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Landscape Architecture Magazine

Landscape Architecture Magazine February 2016

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American Society of Landscape Architects
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12 Edities

in deze editie

3 min.
a good scrubbing

Something astounding happened in December that I still can’t believe: At the end of a turbulent session, on the eve of what will not be a pleasant election year, Congress passed a law banning plastic microbeads in consumer products, and President Obama signed it. It was a notable moment of near unanimity in both the House of Representatives and the Senate, where the bill, introduced last March, had the support of both Republicans and Democrats, especially members from the Great Lakes states. In the New York Times, John Schwartz called the legislation “strangely charmed.” Microbeads are used in face scrubs, body scrubs, and some toothpastes to give skin and teeth that coveted glow. But things get ugly as the beads go down the drain to your nearest waterway, because wastewater treatment…

4 min.
a square on a seam

Along the 19-mile stretch south of Los Angeles that was bulldozed to build Interstate 105, there are acres of leftover space, not quite freeway and not quite city. This land, a buffer between the bermed freeway and the various communities it tore apart, has sat in limbo for decades. But a new project in the working-class city of Lynwood, across the interstate from Compton, has transformed a segment of this buffer zone into a mile-long linear park. Officially opened as Ricardo Lara Linear Park and named after a state senator, the 5.25-acre park was designed by the Los Angeles office of SWA Group, led by principals Ying-Yu Hung, ASLA, and Gerdo Aquino, FASLA. Sitting between a two-lane street and the hillside leading up to the freeway’s sound wall, it’s one of…

2 min.
the soul of sag harbor

Edmund Hollander, FASLA, likes to joke that he’s preparing the landscape of his future home— but don’t expect to see his latest project on the cover of Architectural Digest. Oaks for Oakland is a volunteer initiative to rehabilitate Oakland Cemetery, in Sag Harbor, New York, where the landscape architect has had a home for nearly 25 years. The cemetery, the resting place of such luminaries as the author Nelson Algren (1909–1981) and the choreographer George Balanchine (1904–1983), has served the village for nearly 175 years, and many of its trees, having weathered innumerable hurricanes and nor’easters over the centuries, are dead or dying, putting visitors and grave markers in danger. Among the many markers under threat is the Broken Mast Monument, a nearly 20-foothigh marble ship’s mast erected in 1856 that…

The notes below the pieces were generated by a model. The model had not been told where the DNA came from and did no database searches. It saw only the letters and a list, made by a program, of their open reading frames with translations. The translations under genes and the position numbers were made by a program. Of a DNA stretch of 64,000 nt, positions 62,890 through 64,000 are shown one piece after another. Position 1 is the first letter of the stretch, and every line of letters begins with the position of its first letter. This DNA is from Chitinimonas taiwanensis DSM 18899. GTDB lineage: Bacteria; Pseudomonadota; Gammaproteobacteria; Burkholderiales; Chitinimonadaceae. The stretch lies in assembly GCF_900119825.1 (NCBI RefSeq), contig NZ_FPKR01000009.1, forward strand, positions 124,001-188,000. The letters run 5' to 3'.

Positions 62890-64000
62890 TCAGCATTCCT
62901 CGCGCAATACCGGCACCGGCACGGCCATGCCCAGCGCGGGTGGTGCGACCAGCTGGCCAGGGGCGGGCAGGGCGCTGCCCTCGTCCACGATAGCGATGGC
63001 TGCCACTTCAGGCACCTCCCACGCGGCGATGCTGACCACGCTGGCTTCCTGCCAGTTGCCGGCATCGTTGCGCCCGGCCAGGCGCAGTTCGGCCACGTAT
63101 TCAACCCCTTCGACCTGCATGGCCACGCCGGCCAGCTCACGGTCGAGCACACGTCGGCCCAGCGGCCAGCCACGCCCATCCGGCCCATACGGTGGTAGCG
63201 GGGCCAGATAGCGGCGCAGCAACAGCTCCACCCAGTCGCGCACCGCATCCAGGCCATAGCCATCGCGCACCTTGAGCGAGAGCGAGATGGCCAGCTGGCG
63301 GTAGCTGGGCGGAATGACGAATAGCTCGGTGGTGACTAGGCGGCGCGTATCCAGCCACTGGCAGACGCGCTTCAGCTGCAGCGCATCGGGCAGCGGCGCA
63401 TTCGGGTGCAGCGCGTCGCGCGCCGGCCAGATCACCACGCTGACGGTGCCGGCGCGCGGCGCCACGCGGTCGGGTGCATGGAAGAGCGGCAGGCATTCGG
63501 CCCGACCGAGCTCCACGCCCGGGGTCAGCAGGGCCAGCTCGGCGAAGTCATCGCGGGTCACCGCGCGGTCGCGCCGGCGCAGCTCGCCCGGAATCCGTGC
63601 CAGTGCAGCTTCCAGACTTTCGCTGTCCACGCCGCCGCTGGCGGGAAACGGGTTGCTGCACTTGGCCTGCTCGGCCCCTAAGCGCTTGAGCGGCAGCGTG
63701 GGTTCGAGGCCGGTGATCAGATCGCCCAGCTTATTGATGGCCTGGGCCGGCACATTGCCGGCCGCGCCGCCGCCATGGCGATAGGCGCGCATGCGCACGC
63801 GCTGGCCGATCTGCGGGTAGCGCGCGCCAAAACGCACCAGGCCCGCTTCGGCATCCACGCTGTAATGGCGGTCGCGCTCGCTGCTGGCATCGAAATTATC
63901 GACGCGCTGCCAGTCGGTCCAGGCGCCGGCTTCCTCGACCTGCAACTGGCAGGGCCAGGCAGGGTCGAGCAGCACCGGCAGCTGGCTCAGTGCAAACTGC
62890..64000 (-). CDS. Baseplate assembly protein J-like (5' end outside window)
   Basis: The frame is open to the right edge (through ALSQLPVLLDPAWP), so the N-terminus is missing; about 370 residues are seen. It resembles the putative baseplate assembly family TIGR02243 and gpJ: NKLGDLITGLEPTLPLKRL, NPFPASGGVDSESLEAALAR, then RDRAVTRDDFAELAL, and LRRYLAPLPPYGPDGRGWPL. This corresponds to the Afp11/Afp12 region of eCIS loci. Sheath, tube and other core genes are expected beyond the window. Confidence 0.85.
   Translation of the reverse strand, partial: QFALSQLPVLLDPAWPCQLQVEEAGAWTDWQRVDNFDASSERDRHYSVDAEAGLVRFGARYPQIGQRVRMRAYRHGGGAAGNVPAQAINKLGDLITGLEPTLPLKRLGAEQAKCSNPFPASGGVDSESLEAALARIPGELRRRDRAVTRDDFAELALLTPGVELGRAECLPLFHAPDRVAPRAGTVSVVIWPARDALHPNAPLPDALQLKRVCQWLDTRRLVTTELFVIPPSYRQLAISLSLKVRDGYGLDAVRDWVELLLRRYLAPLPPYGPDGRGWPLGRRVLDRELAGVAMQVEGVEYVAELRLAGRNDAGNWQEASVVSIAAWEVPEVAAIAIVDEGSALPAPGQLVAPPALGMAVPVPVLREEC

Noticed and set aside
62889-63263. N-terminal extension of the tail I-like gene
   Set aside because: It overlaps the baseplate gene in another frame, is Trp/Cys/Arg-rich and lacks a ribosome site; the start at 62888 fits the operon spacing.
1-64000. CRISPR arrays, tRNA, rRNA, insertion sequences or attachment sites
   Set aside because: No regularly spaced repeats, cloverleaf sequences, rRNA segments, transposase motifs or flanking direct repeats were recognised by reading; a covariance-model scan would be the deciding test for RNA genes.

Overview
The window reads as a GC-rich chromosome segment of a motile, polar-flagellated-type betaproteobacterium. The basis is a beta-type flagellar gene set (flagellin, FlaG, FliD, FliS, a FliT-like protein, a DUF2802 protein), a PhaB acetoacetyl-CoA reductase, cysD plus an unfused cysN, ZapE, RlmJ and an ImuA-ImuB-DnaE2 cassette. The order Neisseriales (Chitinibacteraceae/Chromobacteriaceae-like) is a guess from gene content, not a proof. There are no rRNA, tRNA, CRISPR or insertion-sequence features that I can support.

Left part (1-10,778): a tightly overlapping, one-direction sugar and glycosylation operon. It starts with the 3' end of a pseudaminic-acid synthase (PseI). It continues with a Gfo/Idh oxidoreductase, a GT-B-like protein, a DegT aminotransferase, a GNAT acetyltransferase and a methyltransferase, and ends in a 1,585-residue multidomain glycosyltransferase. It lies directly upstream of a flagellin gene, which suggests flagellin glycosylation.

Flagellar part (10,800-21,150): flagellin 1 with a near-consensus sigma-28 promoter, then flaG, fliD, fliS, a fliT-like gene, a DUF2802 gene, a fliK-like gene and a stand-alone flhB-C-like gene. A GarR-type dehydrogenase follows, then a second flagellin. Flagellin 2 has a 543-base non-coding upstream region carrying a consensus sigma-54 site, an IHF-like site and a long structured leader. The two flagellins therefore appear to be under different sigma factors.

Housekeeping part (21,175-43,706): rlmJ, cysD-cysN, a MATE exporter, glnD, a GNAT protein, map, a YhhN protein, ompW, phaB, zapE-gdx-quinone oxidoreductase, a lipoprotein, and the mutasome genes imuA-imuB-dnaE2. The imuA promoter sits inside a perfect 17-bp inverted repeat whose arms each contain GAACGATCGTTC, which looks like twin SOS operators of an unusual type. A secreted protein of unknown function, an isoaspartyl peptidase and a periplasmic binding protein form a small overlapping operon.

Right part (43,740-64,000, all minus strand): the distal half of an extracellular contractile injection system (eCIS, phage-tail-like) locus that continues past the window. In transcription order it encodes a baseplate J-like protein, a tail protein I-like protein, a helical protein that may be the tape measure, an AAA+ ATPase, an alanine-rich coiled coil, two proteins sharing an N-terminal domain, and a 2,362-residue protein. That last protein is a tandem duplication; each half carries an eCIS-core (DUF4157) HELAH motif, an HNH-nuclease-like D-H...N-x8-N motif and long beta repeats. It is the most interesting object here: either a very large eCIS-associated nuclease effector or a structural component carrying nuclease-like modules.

2 min.
wichita looks to its wetlands

Hundred-year-old wetlands within the city limits of Wichita, Kansas, are being turned into a 93-acre public park, portions of which could be open as soon as this fall. Besides protecting an important ecosystem, the project also represents a new direction for park design in Wichita, the state’s most populous city. Located on the far northwest side of the city, the new park departs from the mainstays of Wichita’s existing urban parks in favor of the more passive immersion of walking trails, boardwalks, and a wetlands viewing tower. Troy Houtman, the director of Wichita Parks & Recreation, says the project challenges the expectations people often have about their local parks—“not just here in Kansas, not just here in Wichita, but across the country,” namely that “it doesn’t always have to be a…

2 min.
complete streets, simplified

If approved, changes to the design guidelines of the Federal Highway Administration (FHWA) will make Complete Streets easier to implement. The FHWA has proposed reducing the number of “controlling criteria” on roads with speed limits of less than 50 miles per hour to two, down from 13, maintaining requirements only for design speed and structural capacity. According to the FHWA, the changes would significantly cut the hassle involved with projects that seek to deviate from standard lane widths and uses. Public comment for the change closed in December, and the federal rules are expected to be published in the Federal Register in 2016. Under the current rules, exemptions are required for elements typical of Complete Streets such as dedicated bus lanes, bike lanes, median islands, and additional crosswalks. “You have to…

2 min.
cities in 27 patterns

There seems to be no limit to how we map our cities. We make maps of a city’s waterways, its food deserts, even the solar-energy potential of its rooftops. We make maps that show what Manhattan will look like if sea levels rise 100 feet and maps that tell users where it’s illegal to fly a drone. For the past several years, Stephen Wheeler, a professor in the Landscape Architecture and Environmental Design Program at the University of California, Davis, has been making his own maps. Published in the Journal of the American Planning Association this past October, Wheeler’s maps show existing patterns of development—categorized and colorcoded— in 24 metropolitan regions around the world, from Atlanta to Rome to Lagos, Nigeria. Wheeler identified 27 types of built landscapes, including the “urban…